Once I have my sleeping bag and tent in the bug out bag, I pack most of my spare clothes, then food and cooking gear. I say most of my clothes because depending on the weather I will carry a fleece or windbreaker too and I want this where I can get to it easily. My main food isn’t going to be eaten until I am at camp or stopped most likely.

I also carry a JetBoil that takes up about as much room as my food and I have my fuel in that same container. My jetboil can boil water for drinking, cook food or quickly heat my water for coffee in the mornings.

The Top of the pack

The top of your bug out bag or the pockets on the outside depending on what you are using should have the gear or equipment you are going to need the most. My pack has a compartment that is waterproof and that is where the lighters and fire kit go along with my headlamp and snacks. This way if I get hungry, I don’t have to dig in my bug out bag, just unzip the top compartment. On the backside of my pack, I have a zippered pocket for tp and spare cordage. I will also carry maps and maybe a camera.

What’s on the sides?

The sides usually hold the water filter, maybe some additional items depending on what I am carrying like spare water bladders. I carry two spares so that when I get to camp I can pump plenty of water for washing up, cooking and even breakfast in the morning. When they are empty they weigh nothing.  My pack also has side pockets for my water bottles too and those work nicely because I can easily reach water while I am walking. One of these days I am going to pull the trigger and get a Camelbak so that I don’t have to carry it, but I still think the good old bottle is easier in some aspects.

That’s how I do it. How do you pack your bug out bag?

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  • fortunes4

    Love this post for the newbies. One thing I would add is that since most of us hopefully will not use a BOB (insurance policy idea) we should be advised to unpack and repack the BOB every 4-6 months. This will help to remember what is in it, what needs to be replaced and/or added or removed. Our lives change (as does our medication etc) and we need to be sure we have the most current and up to date gear in our BOB.

  • sideliner 1950

    You write: I have another post lined up to rehash this concept under a different
    theme, but I have heard others talk about packing 50 to 70 pounds in
    their Bug Out Bag and they plan to walk for hundreds of miles if
    necessary.

    I’m really looking forward to that upcoming post. Not being a backpacker with your experience, in putting together our BOBs (mine and my wife’s), I’m one of those who initially tried to do exactly what you advise against here…as you predict, our bags are quite heavy, unwieldy, and consequently more than a bit uncomfortable. Back to the drawing board…at least we have all the gear we need (and more), by editig the contents and the loading I hope to improve their serviceability. Thanks for all you do.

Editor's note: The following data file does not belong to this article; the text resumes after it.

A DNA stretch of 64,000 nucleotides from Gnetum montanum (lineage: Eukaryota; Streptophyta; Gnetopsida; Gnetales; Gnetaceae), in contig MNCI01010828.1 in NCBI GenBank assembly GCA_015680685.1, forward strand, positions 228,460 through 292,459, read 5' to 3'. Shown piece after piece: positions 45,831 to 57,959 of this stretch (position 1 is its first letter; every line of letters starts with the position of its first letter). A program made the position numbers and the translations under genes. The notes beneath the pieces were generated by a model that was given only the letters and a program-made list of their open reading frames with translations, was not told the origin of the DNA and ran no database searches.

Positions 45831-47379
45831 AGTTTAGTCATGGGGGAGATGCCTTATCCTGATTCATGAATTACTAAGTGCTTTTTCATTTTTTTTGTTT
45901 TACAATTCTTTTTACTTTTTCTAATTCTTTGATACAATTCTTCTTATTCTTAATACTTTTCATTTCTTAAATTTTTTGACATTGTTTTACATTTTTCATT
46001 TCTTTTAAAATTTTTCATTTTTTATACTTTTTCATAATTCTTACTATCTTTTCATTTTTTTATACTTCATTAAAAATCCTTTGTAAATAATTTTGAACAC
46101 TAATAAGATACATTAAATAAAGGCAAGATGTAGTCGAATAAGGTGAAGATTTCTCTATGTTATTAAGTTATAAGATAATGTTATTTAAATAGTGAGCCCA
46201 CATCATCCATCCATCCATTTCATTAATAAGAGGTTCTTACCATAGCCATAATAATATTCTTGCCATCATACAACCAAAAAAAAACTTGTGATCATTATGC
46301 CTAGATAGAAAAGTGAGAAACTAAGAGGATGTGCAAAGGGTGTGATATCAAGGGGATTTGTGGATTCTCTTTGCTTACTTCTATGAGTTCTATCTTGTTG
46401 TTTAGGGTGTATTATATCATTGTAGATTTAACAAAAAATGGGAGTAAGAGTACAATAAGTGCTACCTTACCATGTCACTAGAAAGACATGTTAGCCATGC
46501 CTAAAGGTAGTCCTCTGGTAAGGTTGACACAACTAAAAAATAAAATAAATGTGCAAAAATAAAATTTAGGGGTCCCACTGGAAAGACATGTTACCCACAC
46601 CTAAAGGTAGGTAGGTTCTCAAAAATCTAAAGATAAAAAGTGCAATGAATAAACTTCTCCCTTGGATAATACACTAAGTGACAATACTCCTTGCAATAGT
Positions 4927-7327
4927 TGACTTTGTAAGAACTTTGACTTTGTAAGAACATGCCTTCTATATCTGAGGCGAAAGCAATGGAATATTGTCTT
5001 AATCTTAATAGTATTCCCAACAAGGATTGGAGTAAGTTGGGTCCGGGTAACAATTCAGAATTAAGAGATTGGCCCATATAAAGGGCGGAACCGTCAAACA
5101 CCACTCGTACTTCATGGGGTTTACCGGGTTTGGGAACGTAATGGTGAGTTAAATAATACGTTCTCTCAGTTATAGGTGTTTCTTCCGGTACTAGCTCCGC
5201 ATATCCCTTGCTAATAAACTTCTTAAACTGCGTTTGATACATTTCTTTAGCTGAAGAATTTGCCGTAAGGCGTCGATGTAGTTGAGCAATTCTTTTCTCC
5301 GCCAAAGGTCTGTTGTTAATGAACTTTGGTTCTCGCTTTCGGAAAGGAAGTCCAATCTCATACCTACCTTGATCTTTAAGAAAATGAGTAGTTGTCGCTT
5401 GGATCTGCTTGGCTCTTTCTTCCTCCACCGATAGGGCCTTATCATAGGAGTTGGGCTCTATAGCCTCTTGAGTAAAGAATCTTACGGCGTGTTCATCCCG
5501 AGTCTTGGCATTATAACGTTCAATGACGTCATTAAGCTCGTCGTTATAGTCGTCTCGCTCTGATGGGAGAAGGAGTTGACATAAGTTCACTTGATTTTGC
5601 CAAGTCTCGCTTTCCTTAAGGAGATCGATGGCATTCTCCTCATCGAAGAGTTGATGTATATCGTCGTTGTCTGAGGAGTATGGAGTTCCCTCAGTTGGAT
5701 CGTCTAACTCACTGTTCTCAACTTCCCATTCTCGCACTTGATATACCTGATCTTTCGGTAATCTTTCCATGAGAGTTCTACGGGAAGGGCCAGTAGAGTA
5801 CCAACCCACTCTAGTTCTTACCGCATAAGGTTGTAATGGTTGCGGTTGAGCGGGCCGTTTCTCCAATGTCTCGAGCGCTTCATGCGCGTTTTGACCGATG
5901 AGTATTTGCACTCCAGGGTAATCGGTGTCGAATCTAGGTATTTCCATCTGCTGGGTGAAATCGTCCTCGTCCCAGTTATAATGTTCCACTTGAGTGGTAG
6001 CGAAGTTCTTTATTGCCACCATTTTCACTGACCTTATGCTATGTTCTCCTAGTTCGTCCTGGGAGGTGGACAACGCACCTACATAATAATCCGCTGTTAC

• Thanks Sideliner 1950! I will have that most likely next week. It will really come down to reducing weight and emphasizing on what is necessary and what is a nice to have. Hopefully, it will help.

      Pat

  • FreedomRules

    Excellent article sir and looking forward to the article you have lined up as well regarding packing 50 to 70 pounds worth of gear in a BOB.

  • BobW

    I’m way late on this one, but thought to throw my $0.02 in.

    First, thanks for the superb illustration on how to pack a hiking pack. My daughter and I used it to assemble her backpack for her first girl scout camping trip.

    When I started building my bob, I spent nearly an hour at REI looking at hydration options. Nalgene bottles, stainless bottles, Camelbak systems, Platypus systems, and eventually Osprey systems. The Osprey Hydraulics Reservoir was by far the slickest set up for going inside a backpack.

    The one I have has a quick disconnect at the bottom of the reservoir, allowing removal without un-routing the hose from the pack. The bite valve has a 90′ rotation, and a magnet that can be attached to the pack to keep the valve from dangling. The magnets are very strong. At $36, it was similarly priced to the basic camelbak systems, but held more water, attached to the reservoir straps in the pack, has a much improved bite valve, and secures the valve to the pack when not in use.

    http://www.rei.com/product/846397/osprey-hydraulics-reservoir-3-liter